Home Cooking versus Uncooking

Gourmet 1 rs

Gourmet Cookbook (Photo credit: C. Bertelsen)

Have you ever dreamed of opening a restaurant, where people swooned over your food and generations later, the children of the children of your first customers would say, “ We would have no food memories if it weren’t for (fill in the blank) __________________!”

Well yes, I will confess, it’s been a dream of mine since forever. And I haven’t given it up yet. I read the other day that the town council here – a bunch of retros if I’ve ever seen any – actually might approve food trucks! How cool is that?

But what would I cook and what would I serve?

I think the question to ask these days is this: “What is comfort food for people today?” It’s becoming a generational thing, comfort food.

According to Grub Street, on February 5, 2013, the most cited comfort food was Ramen Noodles. But then comes cassoulet, fried chicken, meatballs, meatloaf, chicken soup, braised beef ribs, roast chicken, grilled cheese, shrimp & grits, mac & cheese, lasagna, and pot pie. Buzzfeed trots out a list of  the dishes that people born after 1970 think of when they think of comfort food: Mac & Cheese from a box, frozen Stouffer’s lasagna, mashed potatoes (thankfully not from a box, which are absolutely revolting, IMO), Chef Boyardee Anything,  Entenmann’s Raspberry Twist, Pancakes (any kind), Fried Chicken (on a biscuit, waffle, or in a bucket, the Lord help us),  Chili (including Fritos),  Pie, and Cinnabon rolls.

Yes, food people, “sweet dreams are made of” that, not broccoli or spinach or eggplant or any of the “good for you” stuff.

When I’m in an uncomfortable situation, for what do I yearn? I can tell you: vanilla milkshakes, just like the ones that Culver’s makes in the American Midwest. Or maybe a big fatty breakfast from Waffle House, with gooey American cheese stirred into the scrambled eggs with a side of raisin toast and cinnamon-streaked apple butter. Of course I won’t turn my nose up at spaghetti and meatballs or chicken-fried steak. Or a big bowl of chili, fragrant with chili powder, best with freshly fried tortillas.

The last thing on my mind is broccoli or the veggie tray when life throws me a curve ball. Give me a helping of mashed potatoes and roast beef with gravy that could stand in for library paste. Hand me a biscuit, soft and slightly salty and saturated with butter and honey. And don’t forget the cookies, the sugary ones that crack apart with one snap of my molars, the chocolate-filled thumbprints, and the soft gingerbread “little cakes” spread with powdered sugar icing, the ones that almost melt in my mouth.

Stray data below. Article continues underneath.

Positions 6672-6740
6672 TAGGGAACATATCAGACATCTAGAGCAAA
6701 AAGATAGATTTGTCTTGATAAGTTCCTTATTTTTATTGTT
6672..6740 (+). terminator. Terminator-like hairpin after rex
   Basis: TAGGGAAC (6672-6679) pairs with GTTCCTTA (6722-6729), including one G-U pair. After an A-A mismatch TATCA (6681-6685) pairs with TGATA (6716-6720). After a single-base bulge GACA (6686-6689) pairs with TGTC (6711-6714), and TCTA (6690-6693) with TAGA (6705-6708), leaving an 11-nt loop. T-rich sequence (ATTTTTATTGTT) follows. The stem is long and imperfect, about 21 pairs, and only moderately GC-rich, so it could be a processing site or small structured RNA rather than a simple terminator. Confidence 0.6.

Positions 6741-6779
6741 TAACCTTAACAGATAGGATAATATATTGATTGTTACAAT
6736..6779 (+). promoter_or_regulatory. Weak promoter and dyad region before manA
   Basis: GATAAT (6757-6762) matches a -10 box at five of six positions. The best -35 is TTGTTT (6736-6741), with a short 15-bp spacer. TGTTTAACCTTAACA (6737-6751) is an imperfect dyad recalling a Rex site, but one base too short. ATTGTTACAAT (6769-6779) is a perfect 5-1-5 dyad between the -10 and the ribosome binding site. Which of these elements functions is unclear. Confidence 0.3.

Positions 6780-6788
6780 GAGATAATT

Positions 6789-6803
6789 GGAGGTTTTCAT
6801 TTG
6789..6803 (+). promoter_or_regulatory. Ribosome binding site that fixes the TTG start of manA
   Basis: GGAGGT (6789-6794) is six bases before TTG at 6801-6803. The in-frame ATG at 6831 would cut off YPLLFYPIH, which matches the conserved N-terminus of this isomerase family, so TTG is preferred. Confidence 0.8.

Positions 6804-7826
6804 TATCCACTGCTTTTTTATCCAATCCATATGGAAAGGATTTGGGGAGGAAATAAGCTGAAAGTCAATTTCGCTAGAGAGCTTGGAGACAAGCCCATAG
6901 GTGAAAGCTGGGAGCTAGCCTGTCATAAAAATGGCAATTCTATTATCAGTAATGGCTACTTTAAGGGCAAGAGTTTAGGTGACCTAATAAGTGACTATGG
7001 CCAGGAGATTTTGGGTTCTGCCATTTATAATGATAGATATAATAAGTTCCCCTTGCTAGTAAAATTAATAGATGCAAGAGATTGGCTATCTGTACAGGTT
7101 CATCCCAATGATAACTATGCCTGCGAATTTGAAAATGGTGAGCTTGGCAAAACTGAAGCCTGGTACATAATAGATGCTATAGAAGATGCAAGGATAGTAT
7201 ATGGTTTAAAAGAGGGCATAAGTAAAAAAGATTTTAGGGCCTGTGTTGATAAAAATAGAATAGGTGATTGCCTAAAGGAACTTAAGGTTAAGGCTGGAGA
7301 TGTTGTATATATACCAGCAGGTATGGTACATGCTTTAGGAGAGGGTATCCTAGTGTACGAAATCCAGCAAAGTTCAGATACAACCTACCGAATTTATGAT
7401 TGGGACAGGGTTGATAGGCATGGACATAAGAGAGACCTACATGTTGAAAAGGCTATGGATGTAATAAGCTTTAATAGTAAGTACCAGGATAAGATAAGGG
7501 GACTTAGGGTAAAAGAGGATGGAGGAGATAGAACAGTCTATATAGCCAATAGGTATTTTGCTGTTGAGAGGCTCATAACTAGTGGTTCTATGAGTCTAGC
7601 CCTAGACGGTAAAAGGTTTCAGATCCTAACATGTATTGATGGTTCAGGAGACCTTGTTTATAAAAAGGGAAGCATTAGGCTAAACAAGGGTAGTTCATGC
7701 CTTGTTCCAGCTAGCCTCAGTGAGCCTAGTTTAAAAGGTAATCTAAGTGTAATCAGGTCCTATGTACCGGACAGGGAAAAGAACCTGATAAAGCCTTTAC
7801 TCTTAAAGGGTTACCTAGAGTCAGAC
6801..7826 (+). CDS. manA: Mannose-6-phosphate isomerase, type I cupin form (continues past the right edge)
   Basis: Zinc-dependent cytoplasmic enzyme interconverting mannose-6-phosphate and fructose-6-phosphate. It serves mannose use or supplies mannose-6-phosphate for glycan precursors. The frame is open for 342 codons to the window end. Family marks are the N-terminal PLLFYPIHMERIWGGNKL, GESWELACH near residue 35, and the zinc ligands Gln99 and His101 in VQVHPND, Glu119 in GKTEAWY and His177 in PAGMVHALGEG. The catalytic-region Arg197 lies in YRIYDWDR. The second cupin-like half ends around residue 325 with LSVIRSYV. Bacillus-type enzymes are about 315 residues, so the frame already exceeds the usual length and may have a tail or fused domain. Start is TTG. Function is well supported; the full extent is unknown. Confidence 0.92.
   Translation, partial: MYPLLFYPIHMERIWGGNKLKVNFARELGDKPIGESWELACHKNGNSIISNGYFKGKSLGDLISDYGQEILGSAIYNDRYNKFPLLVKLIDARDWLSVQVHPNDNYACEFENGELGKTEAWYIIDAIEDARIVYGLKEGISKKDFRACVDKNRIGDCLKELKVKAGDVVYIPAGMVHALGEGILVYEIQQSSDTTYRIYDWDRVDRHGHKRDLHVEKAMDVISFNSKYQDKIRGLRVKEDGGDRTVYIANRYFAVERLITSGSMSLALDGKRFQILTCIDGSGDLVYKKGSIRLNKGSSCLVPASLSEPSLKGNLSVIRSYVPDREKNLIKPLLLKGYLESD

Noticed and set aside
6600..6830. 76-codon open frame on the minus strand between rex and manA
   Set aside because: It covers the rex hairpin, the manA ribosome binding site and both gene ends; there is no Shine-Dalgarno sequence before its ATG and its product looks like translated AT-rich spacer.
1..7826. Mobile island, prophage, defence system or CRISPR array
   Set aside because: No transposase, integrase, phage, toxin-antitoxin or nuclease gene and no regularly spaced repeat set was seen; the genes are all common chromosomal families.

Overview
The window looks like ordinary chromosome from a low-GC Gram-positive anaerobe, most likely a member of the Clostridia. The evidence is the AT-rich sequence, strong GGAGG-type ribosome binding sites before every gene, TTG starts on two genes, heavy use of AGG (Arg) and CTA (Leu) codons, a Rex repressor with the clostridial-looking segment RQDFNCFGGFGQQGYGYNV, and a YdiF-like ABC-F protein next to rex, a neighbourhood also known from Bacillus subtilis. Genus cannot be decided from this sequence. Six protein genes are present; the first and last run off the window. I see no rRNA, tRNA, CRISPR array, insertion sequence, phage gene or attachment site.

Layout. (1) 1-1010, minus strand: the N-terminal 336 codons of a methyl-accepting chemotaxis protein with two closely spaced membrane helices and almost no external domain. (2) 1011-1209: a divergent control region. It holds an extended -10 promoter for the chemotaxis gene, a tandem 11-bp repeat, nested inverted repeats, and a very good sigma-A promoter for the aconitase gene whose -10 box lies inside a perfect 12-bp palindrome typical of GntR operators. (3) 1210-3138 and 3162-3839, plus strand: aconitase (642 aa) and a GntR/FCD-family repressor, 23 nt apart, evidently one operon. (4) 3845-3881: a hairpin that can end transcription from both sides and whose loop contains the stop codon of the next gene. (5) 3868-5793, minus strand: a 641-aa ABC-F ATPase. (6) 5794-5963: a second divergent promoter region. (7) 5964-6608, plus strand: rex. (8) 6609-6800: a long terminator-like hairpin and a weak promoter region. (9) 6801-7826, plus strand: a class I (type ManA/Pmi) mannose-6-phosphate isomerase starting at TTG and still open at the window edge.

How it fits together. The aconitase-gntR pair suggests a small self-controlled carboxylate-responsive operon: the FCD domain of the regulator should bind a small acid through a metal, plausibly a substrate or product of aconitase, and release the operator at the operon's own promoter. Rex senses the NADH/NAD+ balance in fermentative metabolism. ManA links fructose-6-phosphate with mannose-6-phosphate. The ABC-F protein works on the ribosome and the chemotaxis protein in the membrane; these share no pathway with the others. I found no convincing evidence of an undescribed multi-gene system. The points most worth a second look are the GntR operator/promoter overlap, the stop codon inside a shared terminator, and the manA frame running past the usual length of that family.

I find recipes for these delights in most American cookbooks, at least the ones that purport to save our culinary heritage, even the latest editions of The Joy of Cooking, The Gourmet Cookbook so superbly edited by Ruth Reichl, and Mark Bittman’s How to Cook Everything, in spite of the somewhat pretentious title … .

The glut of gluten-free cookbooks, their authors jumping on a bandwagon due for a sure and quick demise; the cookbooks extolling farmers markets and the direness of not eating organic; and the frankly tasteless recipes of so many vegan cookbooks reminds me so much of the early days, when Diet for a Small Planet topped the bestseller lists and college food service officials scrambled to meet the demand for vegetarian dishes.

And yet that movement collapsed like a soufflé left to sit for far too long. Because the food frankly tasted horrible.

So what would a thriving food truck serve when so many people think that mac & cheese from a box actually tastes good?

I truly believe that if someone had enough guts to cook food from scratch, the kind of food that our grandmothers and great-grandmothers dished up for the hired men who helped to harvest the corn every summer, the big platters of food cooked up by immigrant families – whose food the home economics movement so denigrated, and the food relished by people from Africa and the Middle East, not to mention southeast Asia, well, THAT would be a food revolution indeed. A food truck for the ages.